"With the onset of post-holiday activity, it's important to keep safety at top of mind. That's the message from the National Fire Protection Association and Underwriters Laboratories, an independent safety testing organization, who have joined together to remind consumers to practice safety as they put away holiday decorations. According to the NFPA, 13 percent of the home fires attributed to Christmas trees have occurred in January. The association recommends consumers remove real trees from their home and properly dispose of them once their holiday celebration ends.
"Christmas trees--real or artificial--can be a significant fuel source if a fire occurs in your home," said Lorraine Carli, NFPA vice president of communications. "Even a well-watered tree should be taken down after four weeks. If you decorated your real tree right after Thanksgiving, it should be discarded the week after Christmas."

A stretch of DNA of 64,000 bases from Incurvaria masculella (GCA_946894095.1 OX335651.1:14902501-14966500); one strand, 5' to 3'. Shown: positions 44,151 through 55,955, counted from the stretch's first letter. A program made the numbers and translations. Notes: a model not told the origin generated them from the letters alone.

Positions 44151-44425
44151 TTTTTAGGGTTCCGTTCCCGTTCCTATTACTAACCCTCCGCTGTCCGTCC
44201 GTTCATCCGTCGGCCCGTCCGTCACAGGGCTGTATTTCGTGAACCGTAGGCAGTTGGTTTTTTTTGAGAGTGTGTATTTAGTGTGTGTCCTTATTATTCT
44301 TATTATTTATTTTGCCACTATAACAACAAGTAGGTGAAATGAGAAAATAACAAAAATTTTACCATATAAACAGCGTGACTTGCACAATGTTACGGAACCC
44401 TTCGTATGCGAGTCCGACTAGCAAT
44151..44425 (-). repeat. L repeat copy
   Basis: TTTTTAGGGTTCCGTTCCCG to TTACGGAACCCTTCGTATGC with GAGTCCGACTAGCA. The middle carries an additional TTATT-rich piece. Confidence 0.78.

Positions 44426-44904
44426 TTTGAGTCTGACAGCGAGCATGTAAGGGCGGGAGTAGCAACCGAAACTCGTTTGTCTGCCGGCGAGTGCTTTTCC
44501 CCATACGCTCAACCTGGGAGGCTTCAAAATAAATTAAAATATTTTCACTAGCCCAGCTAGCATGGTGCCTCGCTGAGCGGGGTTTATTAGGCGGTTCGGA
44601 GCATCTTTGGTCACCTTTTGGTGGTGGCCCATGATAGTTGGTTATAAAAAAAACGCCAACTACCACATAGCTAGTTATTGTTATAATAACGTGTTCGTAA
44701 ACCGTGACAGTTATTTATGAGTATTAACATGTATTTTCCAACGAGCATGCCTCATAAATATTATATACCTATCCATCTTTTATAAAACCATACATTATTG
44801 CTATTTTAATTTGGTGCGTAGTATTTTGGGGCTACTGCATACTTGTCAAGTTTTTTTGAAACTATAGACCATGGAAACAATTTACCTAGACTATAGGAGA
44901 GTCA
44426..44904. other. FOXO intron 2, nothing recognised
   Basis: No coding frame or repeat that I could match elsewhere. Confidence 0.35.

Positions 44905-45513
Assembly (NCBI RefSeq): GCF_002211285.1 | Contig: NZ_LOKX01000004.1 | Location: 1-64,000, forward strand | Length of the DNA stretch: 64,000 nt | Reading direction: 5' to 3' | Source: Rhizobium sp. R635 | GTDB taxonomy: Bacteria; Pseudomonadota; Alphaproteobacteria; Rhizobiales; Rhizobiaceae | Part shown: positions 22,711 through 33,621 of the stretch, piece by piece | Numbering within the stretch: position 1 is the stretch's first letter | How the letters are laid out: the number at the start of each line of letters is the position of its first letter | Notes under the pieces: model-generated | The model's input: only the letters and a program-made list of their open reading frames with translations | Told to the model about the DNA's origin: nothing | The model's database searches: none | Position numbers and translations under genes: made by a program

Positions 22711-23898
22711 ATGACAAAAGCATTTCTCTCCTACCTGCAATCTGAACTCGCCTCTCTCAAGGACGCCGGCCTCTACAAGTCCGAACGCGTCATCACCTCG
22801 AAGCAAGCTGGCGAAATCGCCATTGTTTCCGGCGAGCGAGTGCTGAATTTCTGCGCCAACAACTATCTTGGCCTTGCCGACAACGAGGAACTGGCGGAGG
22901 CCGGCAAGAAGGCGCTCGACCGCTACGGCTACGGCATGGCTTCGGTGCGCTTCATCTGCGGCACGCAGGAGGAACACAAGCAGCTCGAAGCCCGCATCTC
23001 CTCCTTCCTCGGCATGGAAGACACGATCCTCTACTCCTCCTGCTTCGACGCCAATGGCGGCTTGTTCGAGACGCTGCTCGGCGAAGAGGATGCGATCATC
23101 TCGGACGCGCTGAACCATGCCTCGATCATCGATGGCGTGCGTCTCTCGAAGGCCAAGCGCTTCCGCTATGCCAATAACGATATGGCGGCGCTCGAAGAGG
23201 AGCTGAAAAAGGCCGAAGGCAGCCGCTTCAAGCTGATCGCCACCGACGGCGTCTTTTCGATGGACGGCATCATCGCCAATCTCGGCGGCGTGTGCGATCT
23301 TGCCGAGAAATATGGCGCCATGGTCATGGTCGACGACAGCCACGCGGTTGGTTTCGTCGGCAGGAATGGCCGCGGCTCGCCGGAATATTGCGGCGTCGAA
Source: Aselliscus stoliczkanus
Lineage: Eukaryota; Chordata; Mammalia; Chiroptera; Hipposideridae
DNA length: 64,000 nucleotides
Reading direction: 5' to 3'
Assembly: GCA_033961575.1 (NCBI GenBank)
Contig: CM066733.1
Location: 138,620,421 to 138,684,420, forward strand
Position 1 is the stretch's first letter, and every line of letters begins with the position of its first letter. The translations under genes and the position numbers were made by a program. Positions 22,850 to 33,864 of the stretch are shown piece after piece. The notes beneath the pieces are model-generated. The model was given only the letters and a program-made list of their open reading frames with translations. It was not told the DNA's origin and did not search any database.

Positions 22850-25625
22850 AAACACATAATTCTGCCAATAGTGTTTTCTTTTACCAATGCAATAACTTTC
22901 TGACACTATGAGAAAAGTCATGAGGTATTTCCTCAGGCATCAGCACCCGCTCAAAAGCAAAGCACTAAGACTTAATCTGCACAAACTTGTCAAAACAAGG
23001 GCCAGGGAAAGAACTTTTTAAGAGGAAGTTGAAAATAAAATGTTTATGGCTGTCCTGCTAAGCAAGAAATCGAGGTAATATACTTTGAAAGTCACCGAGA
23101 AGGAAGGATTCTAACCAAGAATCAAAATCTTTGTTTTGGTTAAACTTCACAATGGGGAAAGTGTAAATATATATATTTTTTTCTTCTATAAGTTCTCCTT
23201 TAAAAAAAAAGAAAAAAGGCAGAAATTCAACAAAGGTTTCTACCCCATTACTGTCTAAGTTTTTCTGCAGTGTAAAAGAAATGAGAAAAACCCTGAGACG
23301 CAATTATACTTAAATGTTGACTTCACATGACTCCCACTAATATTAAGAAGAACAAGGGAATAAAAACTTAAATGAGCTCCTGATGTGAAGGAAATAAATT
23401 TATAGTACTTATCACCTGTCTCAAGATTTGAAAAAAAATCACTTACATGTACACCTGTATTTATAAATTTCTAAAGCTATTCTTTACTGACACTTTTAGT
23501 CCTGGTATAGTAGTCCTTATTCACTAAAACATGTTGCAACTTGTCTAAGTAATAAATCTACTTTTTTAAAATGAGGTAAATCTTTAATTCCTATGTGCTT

Christmas trees are not the only holiday decorations that need prompt attention after the holidays. All electric decorations should also be taken down and put away. “Holiday lights are considered seasonal and should not be up longer than 90 days,” said John Drengenberg, consumer affairs manager for UL. “If you leave decorations out any longer, they will be more prone to damage, which could cause an electrical shock or fire hazard.”
As you unplug and store holiday decorations, the NFPA and UL remind you that practicing safety now can keep decorations in working condition and prevent potential hazards from occurring next year. Following are safety tips consumers can use any time when putting away seasonal decorations:
# To unplug electric decorations, use the gripping area provided on the plugs. Never pull the cord to unplug a device from electrical outlets. Doing so can damage the cord’s wire and insulation and even lead to an electrical shock or fire.
# As you're putting away electrical light strings, take time to inspect each for flaws. Throw out light sets if they have loose connections, broken or cracked sockets or frayed or bare wires.
# Do not place a faulty set of lights back into the storage box for next year's use." (Continued via Occupational Health & Safety) [Ergonomics Resources]